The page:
So if pay is not the issue, how can construction firms add to the talent pool?

“We work in a very similar way that we did 50 or even 100 years ago”

Danna Walker, CIC

Ms Econopouly says appropriate talent is often “snapped up” by other industries, and that construction should look to act quickly and target other areas that might have transferrable skills.

“We need to look at sectors close to construction that might have some skills overlap where we can pick people up – the steel industry, for example,” she says.

Attracting new blood has long been a crucial challenge for construction, but Construction Industry Council project manager Danna Walker says there are a number of fundamental issues making it difficult for the industry to retain existing workers.

“There’s an argument that we work in a very similar way to 50 or even 100 years ago – so what is it in our processes that isn’t necessarily helpful to retaining staff?” she asks.

She argues that “addressing the way the industry works” is one of the major challenges contractors face in retaining workers, and that the industry a whole “is not making the most of the technologies available to us”.

Changing these cultural attitudes is needed to attract more talent to construction, and Ms Walker says she is “pleased” the industry is showing signs of attracting a more diverse workforce.

The CIC report published last week, A Blueprint for Change, aims to highlight how firms can encourage a more diverse workforce and attract a broader base of workers to the industry.

Diversity failings

But again the stats suggest the industry as a whole is still falling short.

As of Q4 2015, women made up only 11.2 per cent of the total workforce in construction – the lowest proportion recorded for three years. Alarmingly, the proportion is significantly lower than in Q4 1997, when women made up 12.7 per cent of the industry.

The nature of construction is part of the issue: women are often employed in back-office or administration functions, which are normally among the first to be cut during a downturn.

Between Q4 2008 and Q3 2009, the number of unemployed female workers whose previous job was in construction grew 51.2 per cent as the recession struck.

Proportion of women in the construction workforce ONS

Proportion of women in the construction workforce ONS

Ms Econopouly says the statistics show that women typically stay in construction for less time and often do not view it as a long-term career – something she says needs addressing urgently. “I don’t think people have the attitude that it’s not important – it’s just a question now of how we make it work,” she says.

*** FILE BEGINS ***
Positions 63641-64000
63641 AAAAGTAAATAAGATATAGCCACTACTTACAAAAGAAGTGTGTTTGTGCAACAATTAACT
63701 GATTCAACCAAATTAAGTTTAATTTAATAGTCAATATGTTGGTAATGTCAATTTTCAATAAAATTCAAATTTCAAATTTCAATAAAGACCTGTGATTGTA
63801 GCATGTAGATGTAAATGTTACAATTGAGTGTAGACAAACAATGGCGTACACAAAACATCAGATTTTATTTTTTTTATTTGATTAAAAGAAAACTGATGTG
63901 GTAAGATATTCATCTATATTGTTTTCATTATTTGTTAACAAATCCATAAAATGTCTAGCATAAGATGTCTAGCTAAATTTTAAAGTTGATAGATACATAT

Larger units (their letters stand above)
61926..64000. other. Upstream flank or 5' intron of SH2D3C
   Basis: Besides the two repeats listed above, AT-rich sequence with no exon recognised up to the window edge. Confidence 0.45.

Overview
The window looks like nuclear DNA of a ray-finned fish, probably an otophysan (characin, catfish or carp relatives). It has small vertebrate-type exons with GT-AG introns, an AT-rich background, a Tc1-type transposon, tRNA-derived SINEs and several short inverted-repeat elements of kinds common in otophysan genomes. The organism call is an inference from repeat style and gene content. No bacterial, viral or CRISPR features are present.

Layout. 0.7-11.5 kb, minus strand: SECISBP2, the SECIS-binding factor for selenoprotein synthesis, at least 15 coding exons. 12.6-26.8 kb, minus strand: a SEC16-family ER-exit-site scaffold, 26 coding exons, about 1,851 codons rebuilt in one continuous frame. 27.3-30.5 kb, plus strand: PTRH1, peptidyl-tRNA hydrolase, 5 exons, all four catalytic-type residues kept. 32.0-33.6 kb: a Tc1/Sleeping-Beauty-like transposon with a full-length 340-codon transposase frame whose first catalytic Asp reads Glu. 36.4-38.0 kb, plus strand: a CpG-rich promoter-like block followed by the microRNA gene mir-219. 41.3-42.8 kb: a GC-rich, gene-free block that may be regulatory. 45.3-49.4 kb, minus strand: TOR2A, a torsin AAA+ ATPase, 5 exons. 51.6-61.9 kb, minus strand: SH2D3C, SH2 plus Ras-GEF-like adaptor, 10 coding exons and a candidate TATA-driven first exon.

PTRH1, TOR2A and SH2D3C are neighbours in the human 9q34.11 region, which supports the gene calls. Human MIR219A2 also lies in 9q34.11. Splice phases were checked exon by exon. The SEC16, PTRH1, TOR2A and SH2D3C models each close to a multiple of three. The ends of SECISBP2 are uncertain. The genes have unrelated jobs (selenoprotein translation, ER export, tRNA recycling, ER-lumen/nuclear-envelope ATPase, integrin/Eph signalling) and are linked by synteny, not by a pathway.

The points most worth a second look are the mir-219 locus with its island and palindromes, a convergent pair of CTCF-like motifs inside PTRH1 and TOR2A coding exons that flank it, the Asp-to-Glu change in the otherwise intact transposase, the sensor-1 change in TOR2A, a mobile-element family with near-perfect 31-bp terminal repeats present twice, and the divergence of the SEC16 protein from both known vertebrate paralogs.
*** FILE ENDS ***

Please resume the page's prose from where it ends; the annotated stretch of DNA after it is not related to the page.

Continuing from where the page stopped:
The number of unemployed women who previously worked in construction fell to its lowest level on record in Q4 2015, dropping by more than 50 per cent quarter on quarter. As with the overall total, the talent pool is becoming desperately small.

Ms Walker says there has been “more engagement” from professional services and consultancies when it comes to hiring women, with design and engineering making particular inroads with younger recruits.

But contractors and trades need to be doing much more if they are to take advantage of the potential talent and tackle the skills gap, she adds.

“I started as an electrician and that wasn’t a trade [that firms] would come to our school and speak to us about,” she says. “I think it can still be the case now that many young women wouldn’t necessarily think of doing something technical or trade-based.”

To address this, trades should be better at “selling the benefits,” Ms Walker argues. “The thing that attracted me to it is the idea of having a trade for life, and offering people something to progress from.”

Contractors have started on the road to addressing the lack of skills and diversity in the industry, and while the majority of firms acknowledge there is a shortage of talent, what these stats show is that far more needs to be done.

Any idea of ‘making do’ with existing talent is banished by the shrinking numbers of experienced, available workers, making the training of new recruits the immediate focus.